I attached my timing chip to my shoe, and my bib # to my jersey. I debated about what to wear for the race. But with temperatures forecasted from 34F to 56F, I decided to wear my leggings and my long sleeve tuxedo jersey. I laid my stuff out for the evening, and headed to bed. I set the alarm for 4:30am.
I slept fitfully waking up about every 30 minutes or so to look at the clock. I did manage to get a solid block of sleep between 11:30 and almost 3am. I was very stuffed up during the night, and did spend some time coughing. At 4:30am, I got up, showered, drank some Pepsi, and ate maybe 4 inches of my foot long. I got dressed, took a Mucinex. I wore sweat pants, and a long sleeve Rochester Marathon short over my running clothes. Then we headed to the car.
Helen drove me into town to the bus pickup location. The marathon people were great, and gave us sheet with detailed directions from and to various places. We had directions from our hotel, to the buses. Helen dropped me off, and headed back to the hotel to get some more sleep.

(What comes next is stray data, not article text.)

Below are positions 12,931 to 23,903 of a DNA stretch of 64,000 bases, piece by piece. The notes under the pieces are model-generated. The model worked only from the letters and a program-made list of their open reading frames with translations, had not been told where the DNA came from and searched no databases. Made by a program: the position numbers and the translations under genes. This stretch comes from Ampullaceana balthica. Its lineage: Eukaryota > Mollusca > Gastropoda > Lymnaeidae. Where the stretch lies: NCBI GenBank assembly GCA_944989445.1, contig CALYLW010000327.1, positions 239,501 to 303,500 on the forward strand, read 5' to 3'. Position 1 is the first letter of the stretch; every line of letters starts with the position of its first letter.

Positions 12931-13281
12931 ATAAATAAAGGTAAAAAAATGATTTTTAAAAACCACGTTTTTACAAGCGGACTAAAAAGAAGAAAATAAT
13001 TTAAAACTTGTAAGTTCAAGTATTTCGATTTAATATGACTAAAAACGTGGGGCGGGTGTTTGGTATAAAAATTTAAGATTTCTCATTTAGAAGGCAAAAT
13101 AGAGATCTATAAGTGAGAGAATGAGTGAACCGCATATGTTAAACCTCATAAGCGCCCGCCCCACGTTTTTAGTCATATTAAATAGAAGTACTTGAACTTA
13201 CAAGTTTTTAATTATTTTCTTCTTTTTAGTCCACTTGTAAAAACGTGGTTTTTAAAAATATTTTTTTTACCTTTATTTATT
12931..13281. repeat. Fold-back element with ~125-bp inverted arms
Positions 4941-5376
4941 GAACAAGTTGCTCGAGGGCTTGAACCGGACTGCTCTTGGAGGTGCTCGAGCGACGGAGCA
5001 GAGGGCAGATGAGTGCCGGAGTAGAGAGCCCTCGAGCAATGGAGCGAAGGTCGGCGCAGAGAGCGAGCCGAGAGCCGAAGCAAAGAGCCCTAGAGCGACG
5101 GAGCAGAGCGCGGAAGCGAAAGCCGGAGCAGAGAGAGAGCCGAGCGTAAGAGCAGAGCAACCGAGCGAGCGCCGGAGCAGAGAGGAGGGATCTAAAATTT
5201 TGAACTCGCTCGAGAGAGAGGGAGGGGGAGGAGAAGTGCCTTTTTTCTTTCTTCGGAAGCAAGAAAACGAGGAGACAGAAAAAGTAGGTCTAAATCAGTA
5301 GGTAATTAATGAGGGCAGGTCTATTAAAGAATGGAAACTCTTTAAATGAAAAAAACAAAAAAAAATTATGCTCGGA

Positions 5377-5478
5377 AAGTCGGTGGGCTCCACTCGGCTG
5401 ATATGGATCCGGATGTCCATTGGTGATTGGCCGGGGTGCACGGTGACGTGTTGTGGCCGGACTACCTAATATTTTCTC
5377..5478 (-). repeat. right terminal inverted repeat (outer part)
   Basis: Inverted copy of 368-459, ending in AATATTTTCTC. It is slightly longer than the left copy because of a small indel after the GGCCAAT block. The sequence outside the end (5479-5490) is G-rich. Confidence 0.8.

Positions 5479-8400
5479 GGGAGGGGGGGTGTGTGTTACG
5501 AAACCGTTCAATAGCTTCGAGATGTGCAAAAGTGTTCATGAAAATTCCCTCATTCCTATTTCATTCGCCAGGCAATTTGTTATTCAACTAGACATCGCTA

I boarded one of the buses. Shortly before the bus left, a guy came on to give us last minute information. I stressed that we should try to pace ourselves evenly throughout the course, and not try to run the downhills in the first 8 miles too fast. He asked if we had any question. I raised my hand and asked “How long is this marathon?” which brought laughter from the runners on the bus. He paused for the briefest of moments, and responded “As long as you want it to be.”
As we rode the bus to Forest City, I kept an eye on the roads. There were a bunch of hills. The hills seemed steeper than they looked on the elevation chart. I wasn’t if sure this was the race route or not, but figured at least some of it had to be.
When we arrived at the high school in Forest City, there were lines of HS student volunteers waiting for us. Cheerleaders cheered us. One of the students led us to a gym where we would wait. There were goal times posted around the gym. There were no official pace groups, but we could form informal pace groups by waiting near the signs with our goal times. Not sure if any pace groups formed or not. There didn’t seem to be one for the 3:30 pace that I was going for. I did talk to some people who were going for paces like 3:40 and 3:20, etc. The race started about 8am, so I waited till about 7:30 to strip off my sweats. I shoved them in a bag with my number on it, and turned it in.